When making changes to the schedule for the whole project, be sure not to have any resources selected in the sidebar. Editing the calendar with a resource selected will change the schedule for that specific resource rather than the project as a whole (see Step 12: Setting Individual Schedule Exceptions for more on how to do this).

Step 7: Setting Task Durations

Now we can begin to scope out how long each task will take.

Use the view switcher to get back to task view. Each task takes a certain amount of time to complete. You can set a task’s duration by typing in the Duration column of the task outline, or by clicking and dragging the ridges on the right end of a bar in the Gantt chart. If you’re typing durations, you can use unit abbreviations like 2d (2 days), 1w (1 week), and so on.

The length of the bar in the Gantt chart represents the duration.

Step 8: Grouping Tasks

When tasks are closely related or interdependent it can be useful to put them in a group. Groups help organize a project conceptually, and also act as meta-tasks that can be linked via dependencies to other tasks or groups.

Select some tasks and choose Structure ▸ Group (Option-Command-L) to group them. Grouped tasks are indented in the outline, and represented by a parent task of the “group” type, which can be named like any other task.

With all of the tasks in the group selected, this would be a good time to add a bit of visual distinction to the group as well. Go to the Styles inspector and choose a color in the Task Bar Color section that will identify all of the tasks in the group.

After organizing tasks and milestones into groups and estimating the time required to complete them, we’re starting to get a better picture of how our project will take shape. At this stage our Gantt chart looks something like this:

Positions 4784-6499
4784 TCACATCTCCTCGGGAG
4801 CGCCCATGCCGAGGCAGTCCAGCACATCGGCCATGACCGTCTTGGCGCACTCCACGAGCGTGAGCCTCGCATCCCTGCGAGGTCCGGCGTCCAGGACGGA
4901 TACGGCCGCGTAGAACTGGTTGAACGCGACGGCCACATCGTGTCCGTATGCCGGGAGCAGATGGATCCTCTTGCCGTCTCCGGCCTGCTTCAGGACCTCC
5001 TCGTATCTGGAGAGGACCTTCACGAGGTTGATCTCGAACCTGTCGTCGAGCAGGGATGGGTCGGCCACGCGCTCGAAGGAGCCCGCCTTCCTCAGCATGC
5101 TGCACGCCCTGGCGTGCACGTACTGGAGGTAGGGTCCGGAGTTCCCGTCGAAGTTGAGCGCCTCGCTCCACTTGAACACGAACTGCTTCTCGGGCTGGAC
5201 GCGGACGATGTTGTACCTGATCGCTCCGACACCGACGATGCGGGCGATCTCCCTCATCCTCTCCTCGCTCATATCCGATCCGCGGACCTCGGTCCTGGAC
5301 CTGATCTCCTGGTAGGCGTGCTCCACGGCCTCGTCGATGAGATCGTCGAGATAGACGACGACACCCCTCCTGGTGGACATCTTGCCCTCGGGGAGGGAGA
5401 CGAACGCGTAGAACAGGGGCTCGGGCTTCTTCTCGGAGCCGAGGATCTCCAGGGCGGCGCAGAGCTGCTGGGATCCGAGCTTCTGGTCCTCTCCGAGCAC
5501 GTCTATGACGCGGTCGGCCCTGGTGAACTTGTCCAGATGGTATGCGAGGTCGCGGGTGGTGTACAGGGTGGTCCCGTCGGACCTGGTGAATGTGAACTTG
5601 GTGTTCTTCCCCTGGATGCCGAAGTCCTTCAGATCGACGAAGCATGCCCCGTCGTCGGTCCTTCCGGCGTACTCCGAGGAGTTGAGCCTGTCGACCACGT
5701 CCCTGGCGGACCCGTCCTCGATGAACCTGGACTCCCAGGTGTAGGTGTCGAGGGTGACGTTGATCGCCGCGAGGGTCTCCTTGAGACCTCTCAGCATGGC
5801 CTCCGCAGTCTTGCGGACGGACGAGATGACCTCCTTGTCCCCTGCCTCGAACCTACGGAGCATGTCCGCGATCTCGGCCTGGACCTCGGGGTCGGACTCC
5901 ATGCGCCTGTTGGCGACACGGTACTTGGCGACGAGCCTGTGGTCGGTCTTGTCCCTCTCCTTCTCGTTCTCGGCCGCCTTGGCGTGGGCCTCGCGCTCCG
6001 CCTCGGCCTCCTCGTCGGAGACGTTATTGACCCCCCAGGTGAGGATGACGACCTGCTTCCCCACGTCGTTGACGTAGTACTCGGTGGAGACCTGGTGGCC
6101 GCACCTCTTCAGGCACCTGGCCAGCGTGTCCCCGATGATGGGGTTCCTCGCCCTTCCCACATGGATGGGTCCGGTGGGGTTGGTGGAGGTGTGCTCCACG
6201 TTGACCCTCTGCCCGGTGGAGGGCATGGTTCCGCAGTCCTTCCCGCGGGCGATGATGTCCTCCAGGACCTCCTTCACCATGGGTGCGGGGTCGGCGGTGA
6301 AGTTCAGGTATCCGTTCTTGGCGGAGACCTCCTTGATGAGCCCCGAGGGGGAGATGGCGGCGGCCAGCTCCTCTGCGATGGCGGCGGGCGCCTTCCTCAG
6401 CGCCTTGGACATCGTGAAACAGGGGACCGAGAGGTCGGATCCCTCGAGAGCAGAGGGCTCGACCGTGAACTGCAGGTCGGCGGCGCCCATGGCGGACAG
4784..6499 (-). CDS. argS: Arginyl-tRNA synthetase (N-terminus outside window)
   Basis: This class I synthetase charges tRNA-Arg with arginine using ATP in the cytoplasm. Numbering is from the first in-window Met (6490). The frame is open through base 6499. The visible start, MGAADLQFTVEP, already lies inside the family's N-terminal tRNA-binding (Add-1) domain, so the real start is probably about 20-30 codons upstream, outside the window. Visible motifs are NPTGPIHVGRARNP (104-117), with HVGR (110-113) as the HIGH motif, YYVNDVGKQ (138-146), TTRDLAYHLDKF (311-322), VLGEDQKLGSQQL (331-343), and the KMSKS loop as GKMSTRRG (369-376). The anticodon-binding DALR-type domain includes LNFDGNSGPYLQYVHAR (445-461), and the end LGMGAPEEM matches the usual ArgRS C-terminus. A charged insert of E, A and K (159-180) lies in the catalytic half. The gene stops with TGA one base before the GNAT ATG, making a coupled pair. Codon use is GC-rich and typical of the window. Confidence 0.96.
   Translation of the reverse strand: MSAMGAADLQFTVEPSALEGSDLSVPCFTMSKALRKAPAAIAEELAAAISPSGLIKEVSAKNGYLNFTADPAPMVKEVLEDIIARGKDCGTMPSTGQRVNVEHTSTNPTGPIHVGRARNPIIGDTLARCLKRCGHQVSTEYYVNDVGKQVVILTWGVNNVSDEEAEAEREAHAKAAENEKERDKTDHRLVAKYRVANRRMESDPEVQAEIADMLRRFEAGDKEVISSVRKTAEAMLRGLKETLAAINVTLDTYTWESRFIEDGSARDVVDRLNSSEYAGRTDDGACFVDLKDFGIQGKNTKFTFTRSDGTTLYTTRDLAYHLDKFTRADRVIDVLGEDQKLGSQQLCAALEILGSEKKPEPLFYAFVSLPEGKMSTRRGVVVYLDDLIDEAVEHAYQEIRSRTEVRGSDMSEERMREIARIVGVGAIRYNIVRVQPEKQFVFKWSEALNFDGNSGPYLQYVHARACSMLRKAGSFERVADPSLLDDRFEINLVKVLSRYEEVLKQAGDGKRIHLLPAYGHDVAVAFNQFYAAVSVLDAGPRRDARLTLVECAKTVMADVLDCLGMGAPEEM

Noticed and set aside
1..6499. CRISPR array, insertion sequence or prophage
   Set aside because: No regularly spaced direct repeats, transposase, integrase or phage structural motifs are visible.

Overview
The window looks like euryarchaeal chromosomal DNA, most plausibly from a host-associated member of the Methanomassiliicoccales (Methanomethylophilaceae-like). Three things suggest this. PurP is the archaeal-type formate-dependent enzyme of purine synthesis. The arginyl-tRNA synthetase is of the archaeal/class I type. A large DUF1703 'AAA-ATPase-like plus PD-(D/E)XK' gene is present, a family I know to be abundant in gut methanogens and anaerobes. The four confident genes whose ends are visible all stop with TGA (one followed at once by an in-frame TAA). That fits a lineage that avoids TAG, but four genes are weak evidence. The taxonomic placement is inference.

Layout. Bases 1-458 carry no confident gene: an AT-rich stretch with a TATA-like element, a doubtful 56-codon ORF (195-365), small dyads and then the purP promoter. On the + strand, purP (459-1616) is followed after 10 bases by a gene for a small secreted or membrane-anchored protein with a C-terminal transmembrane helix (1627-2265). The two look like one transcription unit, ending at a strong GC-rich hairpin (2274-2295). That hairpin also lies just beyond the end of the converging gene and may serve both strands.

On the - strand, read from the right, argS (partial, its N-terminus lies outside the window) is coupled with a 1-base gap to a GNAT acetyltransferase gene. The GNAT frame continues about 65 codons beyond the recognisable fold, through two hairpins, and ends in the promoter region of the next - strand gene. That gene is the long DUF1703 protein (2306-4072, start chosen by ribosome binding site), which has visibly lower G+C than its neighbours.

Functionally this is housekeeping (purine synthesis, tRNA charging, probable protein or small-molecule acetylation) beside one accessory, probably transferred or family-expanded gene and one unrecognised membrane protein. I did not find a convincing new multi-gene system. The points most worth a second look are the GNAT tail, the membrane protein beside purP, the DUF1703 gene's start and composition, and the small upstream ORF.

In the figure above, the scale of the Gantt chart has been changed from days to weeks to get a better idea of the relative durations assigned to tasks. To change the Gantt chart’s scale, Control-click on the date bar and choose a time unit, or drag left or right on the bar to make fine adjustments.

Step 9: Connecting Tasks with Dependency Lines

We can’t complete all of our tasks simultaneously! Even if we had the resources to do so, some parts of the project can’t happen until others are finished. Thankfully, the pieces are now in place to establish the ways that those tasks are dependent on the status of others. There are four ways that dependencies can exist:

  • Finish ▸ Start dependencies are the most common type, indicating that when task A finishes, task B can start.
  • Start ▸ Finish dependencies indicate that when task A starts, task B can finish.
  • Start ▸ Start dependencies indicate that when task A starts, task B can also start.
  • Finish ▸ Finish dependencies indicate that when task A finishes, task B can also finish.

Select two tasks which need to be connected, and click the Connection button in the toolbar. A Finish ▸ Start dependency line appears between the tasks, starting from the task which comes first in the outline. You can also draw dependencies right in the Gantt chart by clicking an arrow on the end of a selected task and dragging it to the beginning of the next.

The type of dependency is based on the start- and end-points of the arrow: dragging an arrow from the completion of one task to the beginning of another will create a finish ▸ start dependency, and so on.

As you connect tasks, they automatically reschedule to respect the dependencies.

Milestones, like other types of tasks, can be connected with dependency lines. If you find that your tasks don’t look like they’re as well positioned in the Gantt chart as their dependencies would indicate, you can click drag their rows to rearrange them vertically in the outline for a more natural flow.